The E.4./M.15. was a further development with a stronger 160 hp twin-row Oberursel rotary engine and often fitted with twin guns, some with three guns.
Only 49 were built, partly because the increased gyroscopic effect that made the E.4. more difficult to fly than the Fokker E.3., partly because the aircraft became obsolete
The F.4. was a last-ditch effort on Fokker's behalf to prolong active life when the type was obsolescent, since the legend of the Fokker's invincibility had been shattered by the spring of 1916.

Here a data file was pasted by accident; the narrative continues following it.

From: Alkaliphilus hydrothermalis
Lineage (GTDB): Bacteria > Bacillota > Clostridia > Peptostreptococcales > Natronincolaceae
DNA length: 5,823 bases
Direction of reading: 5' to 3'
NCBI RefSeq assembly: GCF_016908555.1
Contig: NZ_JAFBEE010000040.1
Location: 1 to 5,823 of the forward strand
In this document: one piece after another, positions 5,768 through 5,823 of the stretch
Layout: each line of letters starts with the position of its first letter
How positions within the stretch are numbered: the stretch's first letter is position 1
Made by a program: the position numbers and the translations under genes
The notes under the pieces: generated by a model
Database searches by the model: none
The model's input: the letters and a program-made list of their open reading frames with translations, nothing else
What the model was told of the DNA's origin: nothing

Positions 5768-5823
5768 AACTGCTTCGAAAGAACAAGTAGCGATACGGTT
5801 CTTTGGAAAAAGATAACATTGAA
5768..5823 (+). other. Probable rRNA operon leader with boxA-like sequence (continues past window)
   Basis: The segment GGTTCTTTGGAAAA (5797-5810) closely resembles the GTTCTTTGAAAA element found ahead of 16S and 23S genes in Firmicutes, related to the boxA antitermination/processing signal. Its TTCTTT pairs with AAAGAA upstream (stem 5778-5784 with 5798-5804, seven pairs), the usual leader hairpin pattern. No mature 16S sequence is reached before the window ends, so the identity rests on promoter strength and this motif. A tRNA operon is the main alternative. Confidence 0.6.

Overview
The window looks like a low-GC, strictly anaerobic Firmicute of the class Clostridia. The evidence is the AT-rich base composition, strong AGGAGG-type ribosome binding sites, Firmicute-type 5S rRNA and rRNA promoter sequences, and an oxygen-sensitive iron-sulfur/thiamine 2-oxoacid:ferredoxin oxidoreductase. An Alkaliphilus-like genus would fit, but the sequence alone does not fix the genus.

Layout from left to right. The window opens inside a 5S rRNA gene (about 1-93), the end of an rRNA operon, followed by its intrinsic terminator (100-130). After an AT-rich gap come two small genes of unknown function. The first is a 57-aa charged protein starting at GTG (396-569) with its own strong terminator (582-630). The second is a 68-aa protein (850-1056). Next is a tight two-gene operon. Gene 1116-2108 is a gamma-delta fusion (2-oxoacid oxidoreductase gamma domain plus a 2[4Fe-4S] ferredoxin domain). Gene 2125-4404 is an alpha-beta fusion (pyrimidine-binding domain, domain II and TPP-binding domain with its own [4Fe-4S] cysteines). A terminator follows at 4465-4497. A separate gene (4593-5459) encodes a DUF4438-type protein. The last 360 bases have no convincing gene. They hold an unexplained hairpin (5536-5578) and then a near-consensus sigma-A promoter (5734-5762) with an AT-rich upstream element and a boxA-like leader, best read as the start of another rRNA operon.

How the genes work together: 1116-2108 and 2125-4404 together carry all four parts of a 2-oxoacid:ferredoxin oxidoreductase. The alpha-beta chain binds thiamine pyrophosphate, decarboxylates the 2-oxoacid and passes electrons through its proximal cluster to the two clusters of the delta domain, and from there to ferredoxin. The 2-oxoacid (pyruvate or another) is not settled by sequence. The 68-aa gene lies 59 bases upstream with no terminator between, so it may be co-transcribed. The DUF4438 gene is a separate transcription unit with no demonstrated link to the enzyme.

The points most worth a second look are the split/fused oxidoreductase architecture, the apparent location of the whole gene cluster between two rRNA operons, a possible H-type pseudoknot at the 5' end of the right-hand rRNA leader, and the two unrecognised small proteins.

The E.4. was virtually an enlarged E.3. fitted with two machine-guns and with a 160 h.p. Oberursel U III engine.
This was a fourteen-cylinder, two-row, rotary and had not the reliability, or flexibility, of the less powerful rotaries.
Due to its weight it made the E.4. far less nimble than the E.2. and E.3..
Immelmann had one which had been especially equipped with three machine-guns, but performance was so poor, due to the increased weight, he reverted to the E.3., on which type he was eventually killed on 18th June 1916 during combat with an F.E. 2b of 25 Sqdn. R.F.C., flown by Lieut. G. R. McCubbin and his observer Cpl. J. H. Waller.
However, Oblt. Student of Fokkerstaffel der III Armee (later on Jasta 9) preferred the E.4. to the E.3. and operated with success in the Verdun sector.